Exhaust fans and make-up air

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PHIUS Certification Manager Lisa White weighs in on a common challenge for passive house designers.

When it comes to exhaust for the kitchen range/cook-top, either a re-circulation hood or direct exhaust hood is allowed in PHIUS certification, and among projects in certification, there has been no dominant approach — we see it both ways about equally. 

When projects use kitchen hoods that exhaust directly to the outside, it’s common practice to provide makeup air relief when the hood is in operation. This is because that additional exhaust airflow is separate from balanced ventilation system, the building is very air-tight, and without pressure relief, the exhaust airflow causes slight depressurization in the building.

PHIUS has been asked to clarify if makeup-air is required for projects when direct exhaust is utilized in the kitchen. The short answer is, it depends. The longer answer is below.

The ventilation balance  requirements for certification are outlined in the PHIUS+ Certification Guidebook v2.1 Section 3.5.3.3, and copied below:

Regardless of type, the ventilation system must meet one of the following requirements for balance:image-2

  1. Total measured supply and exhaust airflows are within 10% of each other. (Use the higher number as the basis of the percentage difference.)
  2. The total net pressurization or depressurization from the un-balanced ventilation system does not exceed 5 Pa. The net pressurization/ depressurization that the ventilation system imbalance causes on the building is determined using the multi-point air-tightness test results graph.

Intermittent exhaust airflow rates for kitchen exhaust hoods are generally much higher than a continuous exhaust airflow rates in the kitchen.  For example, a whole house may have a total of 150cfm continuous, balanced ventilation, and may have a 125cfm kitchen intermittent exhaust hood. With this combination, option 1 above would likely never pass.

PHIUS has established a method for determining compliance with option 2 during design. A stress test must be used to see if this intermittent ventilation system would cause more than 5 Pa of depressurization in the building. For a single unit building, the stress test is simply measuring the effect of turning on the range hood. If that airflow rate causes more than 5 Pa of depressurization in the building, there must be a provision for makeup air. For multi-unit buildings, an appropriate ‘stress test’ has now been defined that is both conservative and realistic.

Read the full Tech Corner Article here: https://www.phius.org/Tools-Resources/TechCorner/Makeup%20Air%20Requirements%20for%20Direct%20Kitchen%20Hood%20Exhaust%20.pdf

And try out the Intermittent Exhaust Allowance Calculator here: https://www.phius.org/PHIUS+2018/Kitchen%20Exhaust%20Calc%20v1.13/Kitchen%20Exhaust%20Calc%20v1.13.htm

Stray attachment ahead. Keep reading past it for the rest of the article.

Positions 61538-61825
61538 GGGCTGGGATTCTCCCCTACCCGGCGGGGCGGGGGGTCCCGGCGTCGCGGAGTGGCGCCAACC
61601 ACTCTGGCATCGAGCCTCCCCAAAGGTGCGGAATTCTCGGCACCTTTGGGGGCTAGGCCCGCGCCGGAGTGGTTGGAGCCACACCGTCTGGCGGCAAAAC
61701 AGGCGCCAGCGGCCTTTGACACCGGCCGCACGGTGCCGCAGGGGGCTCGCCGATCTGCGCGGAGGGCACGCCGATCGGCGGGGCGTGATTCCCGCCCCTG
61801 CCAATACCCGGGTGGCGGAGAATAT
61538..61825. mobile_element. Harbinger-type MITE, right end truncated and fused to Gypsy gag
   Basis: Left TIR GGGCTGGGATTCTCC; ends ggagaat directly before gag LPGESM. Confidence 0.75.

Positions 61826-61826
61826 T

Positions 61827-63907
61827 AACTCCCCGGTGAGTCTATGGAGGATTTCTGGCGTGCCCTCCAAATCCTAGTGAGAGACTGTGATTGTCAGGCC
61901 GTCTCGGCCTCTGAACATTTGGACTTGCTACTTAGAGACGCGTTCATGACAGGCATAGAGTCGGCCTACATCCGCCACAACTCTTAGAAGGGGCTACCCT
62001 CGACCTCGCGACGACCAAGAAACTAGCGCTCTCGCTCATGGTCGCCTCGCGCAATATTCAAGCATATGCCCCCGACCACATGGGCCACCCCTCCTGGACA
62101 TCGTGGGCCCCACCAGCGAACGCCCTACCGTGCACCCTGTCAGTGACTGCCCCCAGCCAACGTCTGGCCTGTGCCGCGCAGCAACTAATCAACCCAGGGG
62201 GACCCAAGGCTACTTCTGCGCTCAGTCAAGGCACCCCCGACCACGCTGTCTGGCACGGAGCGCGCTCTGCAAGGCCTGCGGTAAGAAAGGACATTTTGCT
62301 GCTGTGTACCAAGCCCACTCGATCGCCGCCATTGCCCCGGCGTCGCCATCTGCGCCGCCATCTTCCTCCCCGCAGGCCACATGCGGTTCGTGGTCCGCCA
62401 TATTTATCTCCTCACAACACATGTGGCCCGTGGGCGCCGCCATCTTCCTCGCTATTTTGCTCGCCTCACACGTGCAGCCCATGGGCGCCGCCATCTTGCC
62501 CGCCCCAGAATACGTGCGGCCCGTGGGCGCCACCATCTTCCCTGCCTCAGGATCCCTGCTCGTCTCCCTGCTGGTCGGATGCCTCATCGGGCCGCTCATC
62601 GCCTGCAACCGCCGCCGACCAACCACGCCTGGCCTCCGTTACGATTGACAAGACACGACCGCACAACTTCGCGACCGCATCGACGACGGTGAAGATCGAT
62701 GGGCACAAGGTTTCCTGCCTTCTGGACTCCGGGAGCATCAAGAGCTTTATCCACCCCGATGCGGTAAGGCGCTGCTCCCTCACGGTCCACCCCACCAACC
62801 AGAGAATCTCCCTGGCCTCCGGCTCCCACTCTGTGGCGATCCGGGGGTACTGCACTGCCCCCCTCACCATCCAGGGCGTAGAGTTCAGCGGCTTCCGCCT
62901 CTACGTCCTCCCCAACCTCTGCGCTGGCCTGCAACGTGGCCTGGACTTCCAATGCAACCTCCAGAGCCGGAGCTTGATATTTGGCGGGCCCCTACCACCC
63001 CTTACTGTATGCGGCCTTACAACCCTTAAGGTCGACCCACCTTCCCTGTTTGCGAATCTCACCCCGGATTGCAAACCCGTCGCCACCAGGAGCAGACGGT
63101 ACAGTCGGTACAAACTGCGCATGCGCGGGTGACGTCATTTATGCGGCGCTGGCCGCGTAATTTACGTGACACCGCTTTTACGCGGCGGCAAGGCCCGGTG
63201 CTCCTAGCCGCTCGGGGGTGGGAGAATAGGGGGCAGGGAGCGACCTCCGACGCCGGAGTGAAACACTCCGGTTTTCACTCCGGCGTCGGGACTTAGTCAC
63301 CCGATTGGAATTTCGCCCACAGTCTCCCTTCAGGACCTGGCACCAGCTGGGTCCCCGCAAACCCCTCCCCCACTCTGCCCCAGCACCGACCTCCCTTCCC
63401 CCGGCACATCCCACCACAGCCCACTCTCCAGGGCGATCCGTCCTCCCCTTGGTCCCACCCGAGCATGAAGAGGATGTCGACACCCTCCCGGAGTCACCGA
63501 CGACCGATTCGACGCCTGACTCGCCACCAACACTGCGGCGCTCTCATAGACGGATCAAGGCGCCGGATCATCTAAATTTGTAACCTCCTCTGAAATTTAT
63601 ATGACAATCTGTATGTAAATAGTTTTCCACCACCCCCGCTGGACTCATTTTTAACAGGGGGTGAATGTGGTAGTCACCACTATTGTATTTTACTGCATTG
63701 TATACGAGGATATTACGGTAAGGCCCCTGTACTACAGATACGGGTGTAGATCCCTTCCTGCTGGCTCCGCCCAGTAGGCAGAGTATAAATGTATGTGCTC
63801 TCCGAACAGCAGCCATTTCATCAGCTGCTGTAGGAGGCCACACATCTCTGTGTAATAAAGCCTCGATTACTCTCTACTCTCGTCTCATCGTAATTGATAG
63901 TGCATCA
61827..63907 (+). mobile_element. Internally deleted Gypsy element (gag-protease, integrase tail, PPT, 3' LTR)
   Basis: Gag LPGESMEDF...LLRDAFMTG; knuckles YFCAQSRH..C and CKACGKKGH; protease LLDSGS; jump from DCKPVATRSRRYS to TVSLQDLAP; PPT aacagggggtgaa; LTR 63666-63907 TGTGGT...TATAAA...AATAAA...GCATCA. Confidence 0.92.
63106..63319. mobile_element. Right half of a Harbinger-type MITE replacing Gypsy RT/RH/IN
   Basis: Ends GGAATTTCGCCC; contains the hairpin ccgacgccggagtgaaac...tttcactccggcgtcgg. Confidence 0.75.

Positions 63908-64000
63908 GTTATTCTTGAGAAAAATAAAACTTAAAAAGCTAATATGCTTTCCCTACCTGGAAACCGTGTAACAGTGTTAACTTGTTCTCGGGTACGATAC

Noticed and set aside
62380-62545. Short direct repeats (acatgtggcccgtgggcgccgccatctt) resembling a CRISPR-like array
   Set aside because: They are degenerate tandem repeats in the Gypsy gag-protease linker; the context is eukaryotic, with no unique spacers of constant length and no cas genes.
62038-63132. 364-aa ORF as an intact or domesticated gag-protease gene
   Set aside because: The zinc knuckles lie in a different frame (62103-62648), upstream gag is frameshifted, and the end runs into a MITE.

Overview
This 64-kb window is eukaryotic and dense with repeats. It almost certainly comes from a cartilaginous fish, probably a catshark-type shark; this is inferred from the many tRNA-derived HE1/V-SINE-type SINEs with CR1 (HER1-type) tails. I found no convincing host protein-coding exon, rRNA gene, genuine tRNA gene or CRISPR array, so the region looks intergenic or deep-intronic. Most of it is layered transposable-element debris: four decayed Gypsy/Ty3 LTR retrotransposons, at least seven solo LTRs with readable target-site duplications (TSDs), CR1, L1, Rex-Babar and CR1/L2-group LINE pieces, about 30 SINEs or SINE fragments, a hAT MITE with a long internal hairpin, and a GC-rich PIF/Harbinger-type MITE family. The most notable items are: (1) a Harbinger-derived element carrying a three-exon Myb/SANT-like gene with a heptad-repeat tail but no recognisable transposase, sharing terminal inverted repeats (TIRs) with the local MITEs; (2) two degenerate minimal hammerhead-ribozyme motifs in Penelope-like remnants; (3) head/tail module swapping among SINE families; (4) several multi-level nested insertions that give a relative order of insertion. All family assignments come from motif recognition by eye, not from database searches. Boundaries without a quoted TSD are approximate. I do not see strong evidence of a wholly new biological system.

Countering a policymaker’s concern regarding passive house

We recently heard from a PHIUS constituent who had these comments about an experience with a policy maker who was skeptical about passive building:

In recent discussions about building performance compliance options for our city’s Stretch/Green Code, a committee member raised a concern about a provision for passive house design in commercial projects. He thought that current modeling software isn’t reliable enough for reasonable accuracy and cited it as a “fatal flaw.”

Monitored energy use is tracking closely to WUFI Passive models.

Click on the image for a pdf report: Monitored energy use is tracking closely to WUFI Passive models!

Knowing that there are large and small commercial passive house projects being successfully built, I hope you can speak to his concern. The more specifically this can be addressed – the good and the bad – the better.  We are strong believers in passive house design but need to confidently understand how reliable the available technology is before adding it to our building codes.

Essentially, then, the question many policy makers have is this:

Is Passive House Certification too Risky for Code?

Short answer No.

PHIUS+ Certification is based on the same science, data, and energy programs that building codes are built on. However…

Our community is indeed successfully designing and certifying residential and commercial buildings to the PHIUS+ Passive House Standards.

We have two terrific resource sites for both applications and with great examples. Here are the links to them:

  • https://multifamily.phius.org/
  • https://commercial.phius.org/

WUFI Passive, the design/certification and energy modeling software, has proven to be accurate in predicting energy use. We have the largest pool of certified projects in North America and actual measured data is available for many of those projects.